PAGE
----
Sunday, April 26, 2015

Not For Hire

   Fourth Sunday of Easter   B 

What do you get if you cross
an angry sheep with a grumpy cow?
An animal that’s in a b-a-a-a-d mooood.


Of course,
I wish the only things for which I had to apologize
were my lousy jokes.

Last Sunday, I was stopped by a gentleman after Mass.
He’s not Catholic, but his wife and kids are,
and for years now he’s regularly come to church with them.
He said, “You know, Father, some Sundays,
as we’re driving home and I’m thinking about your message,
I get awfully frustrated.”
I swallowed hard.  What had I done now?
He went on to say that there are times when I’m preaching
when he senses that I’m working up to a point—
about to say something strong and challenging,
to call people to task,
to speak words that will provoke
because they’re not “politically correct,”
words people don’t really want to hear but need to hear—
and then they don’t come.
“I get frustrated,” he said,
“because you didn’t take your message far enough,
because it feels like you backed down.”
In the past few months,
a friend who reads my homilies online
has made much the same point.

Guilty as charged.

In this Sunday’s gospel,
Jesus contrasts a good shepherd 
with a hireling:
one risks everything—even life and limb—
for his sheep;
the other turns tail and runs.

I’m afraid that there are times 
when this shepherd
acts more like a hired man—
when I should be saving you from wolves,
but I instead find myself scared of my sheep.

Pardon me for being a bit timid sometimes,
but I receive phone calls and mail aplenty
from parishioners intent on reminding me
of all the ways I’ve screwed up.
There’ve been times when there’s been a misunderstanding—
when I overreacted,
when you felt brushed off,
when I didn’t follow through.
There’ve been times when I taught something unpopular,
enforced a rule with which you disagree,
or made a change you did not like,
and I've done so with more devotion to truth than to charity.
There’ve been times when
I’ve failed to practice what I’ve preached,
or when I tried to make a joke, but it just wasn’t funny.
I know I can’t please everybody all the time
(and I’m learning that there are some people
I simply can’t please at any time),
but by-and-large I’m doing the very best I can.
And yet—because I’m a man before I’m a priest—
I have bad days and days when I’m tired,
days when I’m selfish and days when I sin,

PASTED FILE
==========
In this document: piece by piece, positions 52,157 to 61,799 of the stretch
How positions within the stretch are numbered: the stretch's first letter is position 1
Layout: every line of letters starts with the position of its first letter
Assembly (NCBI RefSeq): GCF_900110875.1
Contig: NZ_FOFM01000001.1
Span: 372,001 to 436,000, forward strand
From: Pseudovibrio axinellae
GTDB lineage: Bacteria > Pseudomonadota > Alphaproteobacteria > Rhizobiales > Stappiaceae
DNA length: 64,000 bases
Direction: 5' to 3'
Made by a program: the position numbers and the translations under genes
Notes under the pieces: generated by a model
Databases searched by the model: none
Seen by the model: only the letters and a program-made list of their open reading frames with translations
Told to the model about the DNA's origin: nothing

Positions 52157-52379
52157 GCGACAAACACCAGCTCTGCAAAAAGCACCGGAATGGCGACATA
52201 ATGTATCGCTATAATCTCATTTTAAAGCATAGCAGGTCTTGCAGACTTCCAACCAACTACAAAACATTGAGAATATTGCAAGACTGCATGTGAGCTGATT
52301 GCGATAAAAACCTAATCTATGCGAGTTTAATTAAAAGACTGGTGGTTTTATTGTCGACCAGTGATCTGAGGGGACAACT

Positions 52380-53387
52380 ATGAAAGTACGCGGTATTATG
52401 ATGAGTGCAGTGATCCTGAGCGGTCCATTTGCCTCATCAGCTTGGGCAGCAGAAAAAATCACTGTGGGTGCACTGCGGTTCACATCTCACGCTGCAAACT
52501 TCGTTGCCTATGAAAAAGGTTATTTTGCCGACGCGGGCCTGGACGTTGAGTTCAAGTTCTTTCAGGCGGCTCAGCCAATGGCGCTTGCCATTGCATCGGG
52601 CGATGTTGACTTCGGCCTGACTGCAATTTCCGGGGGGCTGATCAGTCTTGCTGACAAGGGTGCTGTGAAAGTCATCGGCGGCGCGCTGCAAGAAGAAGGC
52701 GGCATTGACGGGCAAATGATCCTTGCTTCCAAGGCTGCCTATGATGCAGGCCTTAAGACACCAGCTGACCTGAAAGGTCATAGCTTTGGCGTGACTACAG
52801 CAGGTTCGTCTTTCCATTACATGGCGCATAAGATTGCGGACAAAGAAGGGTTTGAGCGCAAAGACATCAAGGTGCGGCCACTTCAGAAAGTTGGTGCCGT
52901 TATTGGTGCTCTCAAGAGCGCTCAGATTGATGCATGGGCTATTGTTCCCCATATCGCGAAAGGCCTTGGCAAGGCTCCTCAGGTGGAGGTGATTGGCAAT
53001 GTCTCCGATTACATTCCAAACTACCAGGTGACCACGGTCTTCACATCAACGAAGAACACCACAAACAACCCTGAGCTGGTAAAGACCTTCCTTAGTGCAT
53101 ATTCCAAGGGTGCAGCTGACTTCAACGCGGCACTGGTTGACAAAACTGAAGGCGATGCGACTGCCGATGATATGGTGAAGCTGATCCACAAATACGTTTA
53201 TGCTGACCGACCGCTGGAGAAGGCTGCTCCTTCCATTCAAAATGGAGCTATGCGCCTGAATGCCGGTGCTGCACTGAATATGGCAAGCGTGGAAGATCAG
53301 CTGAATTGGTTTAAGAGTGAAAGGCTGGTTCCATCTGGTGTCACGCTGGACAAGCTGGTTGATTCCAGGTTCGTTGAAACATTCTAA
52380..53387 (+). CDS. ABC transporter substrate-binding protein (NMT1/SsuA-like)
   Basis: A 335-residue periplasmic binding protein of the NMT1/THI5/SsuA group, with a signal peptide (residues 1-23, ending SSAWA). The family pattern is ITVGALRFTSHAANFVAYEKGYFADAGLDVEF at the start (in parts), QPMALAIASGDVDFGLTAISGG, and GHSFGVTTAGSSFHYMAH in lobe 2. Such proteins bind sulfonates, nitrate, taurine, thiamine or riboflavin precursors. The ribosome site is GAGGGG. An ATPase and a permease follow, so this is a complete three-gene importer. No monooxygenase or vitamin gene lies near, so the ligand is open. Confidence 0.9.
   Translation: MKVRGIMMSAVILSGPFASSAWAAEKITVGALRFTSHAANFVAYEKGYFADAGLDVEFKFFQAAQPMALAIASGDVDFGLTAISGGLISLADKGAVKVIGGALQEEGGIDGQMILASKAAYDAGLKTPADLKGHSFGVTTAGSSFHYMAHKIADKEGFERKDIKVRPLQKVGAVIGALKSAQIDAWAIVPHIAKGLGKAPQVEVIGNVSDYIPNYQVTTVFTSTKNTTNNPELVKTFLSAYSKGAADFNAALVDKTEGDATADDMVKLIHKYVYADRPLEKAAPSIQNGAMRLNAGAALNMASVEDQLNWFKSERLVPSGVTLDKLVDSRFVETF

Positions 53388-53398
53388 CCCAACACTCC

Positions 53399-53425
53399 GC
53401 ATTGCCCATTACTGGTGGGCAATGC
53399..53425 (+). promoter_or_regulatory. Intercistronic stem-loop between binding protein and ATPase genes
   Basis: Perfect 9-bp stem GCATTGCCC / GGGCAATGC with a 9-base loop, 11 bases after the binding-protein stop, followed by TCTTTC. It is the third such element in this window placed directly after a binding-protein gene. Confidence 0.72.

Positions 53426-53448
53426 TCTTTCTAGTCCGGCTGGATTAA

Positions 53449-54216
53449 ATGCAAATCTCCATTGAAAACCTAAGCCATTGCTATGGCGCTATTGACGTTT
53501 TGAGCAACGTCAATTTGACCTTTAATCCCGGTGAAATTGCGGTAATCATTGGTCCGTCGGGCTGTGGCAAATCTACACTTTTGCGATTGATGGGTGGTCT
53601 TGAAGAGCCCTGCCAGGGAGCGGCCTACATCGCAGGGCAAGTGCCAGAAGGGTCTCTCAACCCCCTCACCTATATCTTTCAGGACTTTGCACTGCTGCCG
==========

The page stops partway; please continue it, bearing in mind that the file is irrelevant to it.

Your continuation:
days when I’ve hurt you, failed you, let you down.
And for them all, I’m truly sorry.

But I’m sorrier still for any time
when I’ve let those experiences of being called to task
hold me back from saying or doing
what I know, deep down, to be the right thing.
I worry, yes, about the ways in which, as your pastor,
I must give an account to you;
of far greater concern, however, is the account
which I must one day give before almighty God.
St. John Mary Vianney,
the heavenly patron of parish priests
besides whose image I stand in this pulpit today,
once wisely advised:
“Do not try to please everybody.
Try to please God, the angels, and the saints—
these are your public.”
He also very frankly added elsewhere,
“If you are afraid of other people’s opinion,
you should have not become a Christian.”

These are not easy times to be a faithful priest
because these aren’t easy times to be a true Christian.

I was mightily encouraged a few weeks back
when I read an article about
11-year-old Brett Haubrich of St. Louis.
Brett has inoperable brain cancer,
and is undergoing chemo and radiation.
The Make-A-Wish Foundation offered Brett
the chance to do just about anything he wanted…
go to Disneyland, meet a celebrity…
…but he didn’t really want anything like that.
Finally, they asked him what he wanted to be when he grows up.
His first choice?  A priest.
And so, on Holy Thursday,
Brett fulfilled his wish as a “priest for a day.”
They dressed him up in a black cassock and Roman collar,
and he served Mass at the cathedral for the archbishop—
right alongside the seminarians—not once, but twice that day:
at the Chrism Mass in the morning,
and the Mass of the Lord’s Supper in the evening.
He shared a luncheon for priests and deacons,
and had dinner in the archbishop’s residence.
The archbishop even washed his feet.
When asked his favorite part of the day,
Brett said, “The whole thing.
It was really neat for them to let me do this stuff.
Just a really cool experience.”

Now, Brett didn’t have to preach on a hot-button subject.
He didn’t have to tell somebody they couldn’t be a godparent.
And he didn’t receive an anonymous note
accusing him of ruining the whole parish.
But he was exactly right:
it’s the “whole thing” that makes the priesthood
such an incredible vocation.
Sure, there are moments
when you get to do “neat” and “cool” stuff—
but the beauty and power of this calling
are far, far greater than that.
And, yes, it’s hard sometimes—
really hard sometimes—
yet even with the “b-a-a-a-d moooods”
(mine and everybody else’s),
it’s a life I’d choose all over again.
Of course, it’s not about my choosing.
I wasn’t hired; I was called.
If I had been hired, there’d be a quitting time—
be priest for a day or a decade,
when it’s comfortable or convenient.
But since a priest is called by God,
I must keep laying down my life—
like Christ, with Christ, for Christ—
and resist every temptation to ever act sheepishly,
whether fending off wolves or facing the flock.

Please pray for your priests.
And pray for Brett and his family.
Pray for vocations to the priesthood—
and actively encourage the young Catholic men you know
to give it some serious thought and prayer.
And let’s pray for courage, too, for shepherds and sheep alike,
that we might all be true to the calling we have received from God.


Unknown said...

Your parish is truly blessed to have you.

Fr. Joe said...

You're very kind.